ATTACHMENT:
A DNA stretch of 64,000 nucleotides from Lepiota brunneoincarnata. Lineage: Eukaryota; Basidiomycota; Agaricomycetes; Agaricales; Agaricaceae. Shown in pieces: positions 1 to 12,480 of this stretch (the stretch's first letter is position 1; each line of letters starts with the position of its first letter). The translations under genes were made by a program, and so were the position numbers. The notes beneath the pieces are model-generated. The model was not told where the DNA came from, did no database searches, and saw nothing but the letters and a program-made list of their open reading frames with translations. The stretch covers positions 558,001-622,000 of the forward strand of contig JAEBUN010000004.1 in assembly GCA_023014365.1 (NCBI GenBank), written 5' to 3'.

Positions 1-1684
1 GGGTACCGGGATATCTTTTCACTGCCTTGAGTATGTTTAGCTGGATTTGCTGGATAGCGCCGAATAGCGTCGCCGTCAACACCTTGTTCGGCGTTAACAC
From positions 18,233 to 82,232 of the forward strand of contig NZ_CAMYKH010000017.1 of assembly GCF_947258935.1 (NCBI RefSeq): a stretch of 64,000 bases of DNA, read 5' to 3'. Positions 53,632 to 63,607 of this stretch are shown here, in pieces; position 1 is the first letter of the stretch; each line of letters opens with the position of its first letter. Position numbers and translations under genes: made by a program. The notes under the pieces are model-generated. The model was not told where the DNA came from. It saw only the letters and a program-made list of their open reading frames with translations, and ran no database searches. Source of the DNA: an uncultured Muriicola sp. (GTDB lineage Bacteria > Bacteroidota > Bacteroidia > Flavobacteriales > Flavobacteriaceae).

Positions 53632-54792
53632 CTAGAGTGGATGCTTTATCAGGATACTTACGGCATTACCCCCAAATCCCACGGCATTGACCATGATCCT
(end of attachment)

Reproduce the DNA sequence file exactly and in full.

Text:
A DNA stretch of 64,000 nucleotides from Lepiota brunneoincarnata. Lineage: Eukaryota; Basidiomycota; Agaricomycetes; Agaricales; Agaricaceae. Shown in pieces: positions 1 to 12,480 of this stretch (the stretch's first letter is position 1; each line of letters starts with the position of its first letter). The translations under genes were made by a program, and so were the position numbers. The notes beneath the pieces are model-generated. The model was not told where the DNA came from, did no database searches, and saw nothing but the letters and a program-made list of their open reading frames with translations. The stretch covers positions 558,001-622,000 of the forward strand of contig JAEBUN010000004.1 in assembly GCA_023014365.1 (NCBI GenBank), written 5' to 3'.

Positions 1-1684
1 GGGTACCGGGATATCTTTTCACTGCCTTGAGTATGTTTAGCTGGATTTGCTGGATAGCGCCGAATAGCGTCGCCGTCAACACCTTGTTCGGCGTTAACAC
From positions 18,233 to 82,232 of the forward strand of contig NZ_CAMYKH010000017.1 of assembly GCF_947258935.1 (NCBI RefSeq): a stretch of 64,000 bases of DNA, read 5' to 3'. Positions 53,632 to 63,607 of this stretch are shown here, in pieces; position 1 is the first letter of the stretch; each line of letters opens with the position of its first letter. Position numbers and translations under genes: made by a program. The notes under the pieces are model-generated. The model was not told where the DNA came from. It saw only the letters and a program-made list of their open reading frames with translations, and ran no database searches. Source of the DNA: an uncultured Muriicola sp. (GTDB lineage Bacteria > Bacteroidota > Bacteroidia > Flavobacteriales > Flavobacteriaceae).

Positions 53632-54792
53632 CTAGAGTGGATGCTTTATCAGGATACTTACGGCATTACCCCCAAATCCCACGGCATTGACCATGATCCT